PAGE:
When the White House promised to punish the murderers who sawed off Nicholas Berg's head, a spokesman said the crime "showed the true nature of the enemies of freedom."
Wrong. Or, rather, not wrong, but vague, and perilously so. It's not every enemy of freedom who shouts, "Allahu akbar (God is great)!" while committing murder in front of a video camera. What Mr. Berg's heinous killing showed was the true nature of fundamentalist and unreformed Islam, according to the Koran. "Now when ye meet in battle those who disbelieve, then it is smiting of the necks," says verse 47-4 in the Marmaduke Mohammad Pickthall translation. This and other venerable translations stand until modern Muslims renounce the principle of jihad, or holy war against the "infidel."
Until that happens, pulling the political veil over the face of the enemy is not just a fashionable nod to political correctness. Failing to unmask the brutal face of modern jihad is a possibly suicidal lapse of logic and nerve that has dangerously obscured the wider war on "terror" -- which, of course, is the euphemism of choice for Islamic jihad.
Mincing words also contributes to something else, something that has emerged from the flames of the utterly surreal conflagration over Abu Ghraib that still threatens to snuff our entire military mission. Only a politically correct ruling class (including Big Media) that converses in the opaque terms of "war on terror" and "enemies of freedom" could regard Abu Ghraib with the tunnel vision necessary to shut out all the world, past, present and future. Only the permanently and willfully blinkered can see in the finite abuses at the Baghdad prison -- abuses long halted and in the process of being rectified -- the epic horror of the age, while a war rages on.
But it is not just prison guards run amok that draw fire. Big guns now train their sights on the interrogation techniques used on all prisoners of the war on Islamic jihad, including top leaders and operatives of Al Qaeda.
Such a venture reveals a heedless ignorance of the fanatical barbarism of the jihadist enemy we face. That is, our jihad-obsessed enemy -- to whom "martyrdom" means paradise and 72 virgins, to whom killing as many "infidels" as possible on the battlefield means martyrdom, and to whom marketplaces and hotels and office buildings mean battlefields -- has evolved outside the Western tradition and far from the principles of the Geneva Convention.
Not that politically correct lawmakers have noticed. In calling for the administration to abide "unequivocally" by the Geneva Convention regarding all detainees, including terrorists, Sen. Dick Durbin, D-Ill., speculated whether such a declaration would "also serve to help American prisoners." In other words, we'll serve tea and crumpets, and they'll serve tea and crumpets -- and not hack off the head of an American Jew who dared to enter Iraq to build radio towers.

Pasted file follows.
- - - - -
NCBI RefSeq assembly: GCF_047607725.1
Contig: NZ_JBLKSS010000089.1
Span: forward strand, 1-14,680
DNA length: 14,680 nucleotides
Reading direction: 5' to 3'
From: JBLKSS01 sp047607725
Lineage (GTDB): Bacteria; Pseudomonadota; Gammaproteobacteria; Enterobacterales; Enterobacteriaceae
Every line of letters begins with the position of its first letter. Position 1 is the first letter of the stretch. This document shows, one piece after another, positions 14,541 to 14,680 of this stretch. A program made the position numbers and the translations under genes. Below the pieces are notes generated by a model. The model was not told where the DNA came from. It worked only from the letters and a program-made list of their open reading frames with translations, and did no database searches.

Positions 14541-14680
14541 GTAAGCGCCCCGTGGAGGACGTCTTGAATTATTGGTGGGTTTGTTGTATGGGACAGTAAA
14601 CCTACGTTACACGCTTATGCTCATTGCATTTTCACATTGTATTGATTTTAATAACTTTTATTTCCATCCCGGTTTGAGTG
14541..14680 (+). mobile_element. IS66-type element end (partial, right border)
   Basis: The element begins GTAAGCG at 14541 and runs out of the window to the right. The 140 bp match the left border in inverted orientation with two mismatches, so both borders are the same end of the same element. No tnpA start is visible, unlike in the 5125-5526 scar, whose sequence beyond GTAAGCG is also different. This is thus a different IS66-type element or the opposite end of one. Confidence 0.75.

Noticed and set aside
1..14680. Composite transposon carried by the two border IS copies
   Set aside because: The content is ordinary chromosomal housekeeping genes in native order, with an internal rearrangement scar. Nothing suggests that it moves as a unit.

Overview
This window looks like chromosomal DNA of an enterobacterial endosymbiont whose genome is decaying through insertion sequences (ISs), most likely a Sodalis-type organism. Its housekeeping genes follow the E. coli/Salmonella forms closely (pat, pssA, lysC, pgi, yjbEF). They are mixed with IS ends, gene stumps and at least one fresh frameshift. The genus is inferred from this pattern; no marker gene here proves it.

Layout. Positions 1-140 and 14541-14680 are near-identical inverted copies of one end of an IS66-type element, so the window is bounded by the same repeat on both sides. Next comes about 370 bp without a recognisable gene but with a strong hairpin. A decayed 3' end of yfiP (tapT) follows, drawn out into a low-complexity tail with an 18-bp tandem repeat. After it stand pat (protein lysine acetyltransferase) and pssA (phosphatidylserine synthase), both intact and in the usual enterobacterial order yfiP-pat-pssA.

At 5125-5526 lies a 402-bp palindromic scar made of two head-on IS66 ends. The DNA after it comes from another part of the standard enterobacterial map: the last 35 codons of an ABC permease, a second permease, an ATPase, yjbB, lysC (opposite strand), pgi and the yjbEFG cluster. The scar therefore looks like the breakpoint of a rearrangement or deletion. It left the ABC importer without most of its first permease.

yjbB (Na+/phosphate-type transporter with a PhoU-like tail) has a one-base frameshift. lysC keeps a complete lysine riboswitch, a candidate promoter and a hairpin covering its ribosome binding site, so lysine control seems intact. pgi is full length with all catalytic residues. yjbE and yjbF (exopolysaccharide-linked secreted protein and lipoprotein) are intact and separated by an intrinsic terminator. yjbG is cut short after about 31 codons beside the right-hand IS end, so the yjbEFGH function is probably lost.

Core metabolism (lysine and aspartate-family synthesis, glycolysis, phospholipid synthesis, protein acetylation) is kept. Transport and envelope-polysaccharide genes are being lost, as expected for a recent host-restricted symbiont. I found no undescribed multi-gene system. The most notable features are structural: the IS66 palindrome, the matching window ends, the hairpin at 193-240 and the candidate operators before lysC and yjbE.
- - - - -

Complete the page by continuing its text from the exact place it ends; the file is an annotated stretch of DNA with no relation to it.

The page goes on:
And if we can't make nice across the board, we're Nazis -- this, according to Sen. John McCain. Telling radio host Don Imus not to downplay the scandal of Abu Ghraib, the Arizona Republican said, "If you go down that slippery slope, OK -- you decide, OK, well, this torture is OK -- then what's the difference between us and the Gestapo?" One enormous difference -- and how dispiriting to need to remind the senator of this -- is the motive involved. When the CIA, say, dunks Sept. 11-planner Khalid Sheikh Mohammed into a pool on something called a water-board, as The New York Times breathlessly reported, the CIA is trying to find which shopping mall may contain Osama bin Laden's dirty bomb. When the Gestapo used such techniques (and far worse), the Gestapo was trying to find hidden Jews to kill.
How bizarre: We seem to have become more enamored of our self-image of heavenly stainlessness than we are inspired by our fight to survive. Victory -- which is surely just, in that it means liberty and justice for more -- takes a back seat on this "high road." From a small spot on the national escutcheon, something for military justice to wipe clean, has erupted a wild epidemic of collective guilt, with stricken pols assuming holier-than-thou poses that would topple in a heap were reality allowed to impinge.
Such as Nicholas Berg's grisly murder. Someone should ask whether it's really necessary to flagellate ourselves into a state of moral chastity before trying to ensure that his short life -- like the short lives of hundreds of brave souls killed trying to mend a broken country and save their own -- was not lost in vain.